Ken Hatfield (1943–)

Ken Hatfield was a football coach whose tenure included stints at the Air Force Academy, the University of Arkansas (UA) in Fayetteville (Washington County), Clemson University, and Rice University. He won many prestigious awards for his performance as a coach and administrator, including the American Football Coaches Association Coach of the Year and the Bobby Dodd Coach of the Year, both in 1983. In 2015, he received the Amos Alonzo Stagg Award, given to exemplary individuals, groups, or institutions that have advanced the best interests of football.

Kenneth Wahl Hatfield was born in Helena (Phillips County) on June 6, 1943, to Justus Franklin Hatfield and Lillian Wahl Hatfield. (Artist Lester Gene Hatfield was his father’s brother.) Following his parents’ divorce in 1956, Kenneth and older brother Dick, along with their mother, who was a church organist, moved into the J. F. Wahl home in Helena.

A standout athlete in his hometown, Hatfield credited junior high and high school coaches for keeping him on a straight moral path and developing him into an exemplary student-athlete and spiritual young man. He went on to attend UA, where he starred on the school’s successful 1964 team. His runback of a punt for a touchdown against the top-ranked University of Texas on October 17, 1964, was among his most memorable moments as a collegiate player. The unbeaten 1964 squad remains the only national championship football team in Razorback history. Hatfield graduated from UA with a degree in business and accounting in 1965, after his playing career ended.

Hatfield began his coaching career in his hometown. With time to spare before joining the U.S. Army artillery school, he served as an assistant coach at his old high school. At artillery training in El Paso, Texas, he learned that the U.S. Military Academy at West Point needed coaching help with its football team. The army changed Hatfield’s orders so that he could serve as an assistant coach and recruiter at West Point instead of being deployed to South Korea, a change Hatfield endorsed.

With collegiate coaching experience under his belt, Hatfield moved on to serve as an assistant coach at the University of Tennessee from 1968 to 1970 and the University of Florida from 1971 to 1977. Hatfield’s big break came in 1978 when the Air Force Academy (AFA) hired him as offensive coordinator. He then advanced to the head coaching job when it opened in 1979. His Falcon teams finished 4–18–1 in his first two years, but he later turned AFA into a winning team. At the time of his departure in 1983, the academy had risen to thirteenth in the coaches’ poll; this was the first time the school had finished nationally ranked since 1970.

His success at AFA prepared him to coach at his alma mater. He led UA to a record of 55–17–1, claiming two Southwest Conference championships and securing six bowl bids. The .760 winning percentage over six seasons was still a school record in 2023.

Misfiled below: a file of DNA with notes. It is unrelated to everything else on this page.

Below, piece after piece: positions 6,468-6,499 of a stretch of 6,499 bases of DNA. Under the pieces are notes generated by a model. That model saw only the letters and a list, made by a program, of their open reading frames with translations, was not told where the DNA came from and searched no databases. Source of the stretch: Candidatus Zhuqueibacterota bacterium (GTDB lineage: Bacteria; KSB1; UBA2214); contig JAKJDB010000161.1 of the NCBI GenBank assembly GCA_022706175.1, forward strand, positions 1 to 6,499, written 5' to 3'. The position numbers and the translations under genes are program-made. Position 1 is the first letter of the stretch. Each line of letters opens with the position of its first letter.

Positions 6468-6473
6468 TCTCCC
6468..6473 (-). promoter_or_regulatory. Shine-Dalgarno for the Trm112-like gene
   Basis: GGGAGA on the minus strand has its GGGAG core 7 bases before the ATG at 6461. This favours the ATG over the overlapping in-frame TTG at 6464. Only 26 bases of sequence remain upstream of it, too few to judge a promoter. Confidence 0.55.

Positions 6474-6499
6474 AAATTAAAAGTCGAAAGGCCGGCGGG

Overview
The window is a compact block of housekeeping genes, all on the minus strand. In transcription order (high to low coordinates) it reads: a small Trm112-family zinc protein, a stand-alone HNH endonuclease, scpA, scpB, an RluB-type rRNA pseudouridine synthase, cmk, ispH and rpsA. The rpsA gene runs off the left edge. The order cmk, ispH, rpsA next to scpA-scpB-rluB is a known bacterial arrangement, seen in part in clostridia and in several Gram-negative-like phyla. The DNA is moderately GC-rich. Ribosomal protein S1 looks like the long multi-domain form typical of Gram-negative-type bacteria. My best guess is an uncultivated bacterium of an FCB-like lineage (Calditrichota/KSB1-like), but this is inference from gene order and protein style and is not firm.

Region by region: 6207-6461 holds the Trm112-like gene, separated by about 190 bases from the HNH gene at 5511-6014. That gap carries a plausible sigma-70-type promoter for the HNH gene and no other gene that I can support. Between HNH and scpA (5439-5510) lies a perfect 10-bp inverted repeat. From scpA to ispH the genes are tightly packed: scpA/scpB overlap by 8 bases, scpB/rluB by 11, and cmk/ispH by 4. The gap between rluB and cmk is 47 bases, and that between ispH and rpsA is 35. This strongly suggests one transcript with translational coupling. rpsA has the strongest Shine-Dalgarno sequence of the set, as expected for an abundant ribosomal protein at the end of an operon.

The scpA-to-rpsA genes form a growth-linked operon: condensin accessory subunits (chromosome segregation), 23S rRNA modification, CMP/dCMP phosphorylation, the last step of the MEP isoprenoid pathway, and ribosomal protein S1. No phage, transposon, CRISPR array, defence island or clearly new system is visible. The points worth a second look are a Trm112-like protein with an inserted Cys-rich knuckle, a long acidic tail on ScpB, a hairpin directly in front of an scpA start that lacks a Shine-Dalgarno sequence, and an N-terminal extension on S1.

After the 1989 season, Hatfield left to become the coach at Clemson University in South Carolina. Hatfield helped turn the program around; his teams went 32–13–1 and won the 1993 Peach Bowl.

Hatfield’s most difficult coaching assignment was at Rice University in Houston, Texas, where he served from 1994 to 2005. The school was famous for being non-competitive in the rugged Southwest Conference and struggled to attract fans to attend games in Rice Stadium. In addition, Houston was a sports town dominated by professional teams and the cross-town rival University of Houston. Recruiting players was also challenging due to the academic requirements at Rice. Despite these obstacles, Hatfield led Rice to a share of the Southwest Conference title in 1994. Overall, he had three winning seasons at Rice; his teams were declared bowl eligible in each of these seasons.

In 2018, Hatfield was appointed to the college football playoff selection committee to select the four schools participating in the post-season playoffs.

Hatfield retired from coaching in November 2005. He moved to Springdale (Washington and Benton counties) in 2006 along with his wife, Sandy Wright Hatfield. She died of cancer in 2009; the couple had no children. Hatfield later married Cyndi Spencer, the widow of a Springdale business owner.

For additional information:
Fairbanks, Dave.  “Clemson Coach Proves Selflessness.” Daily, September 4, 1990. (accessed April 29, 2023).

Lockwood, Frank E. “Who Let the Hog In?” Arkansas Democrat-Gazette, August 13, 2022, pp. 4B, 5B. Online at (accessed April 29, 2023).

Smith, Doug. “Ken Hatfield: Coach.” Arkansas Times, December 14, 2006. Online at (accessed April 29, 2023).

Stan Weeber
McNeese State University


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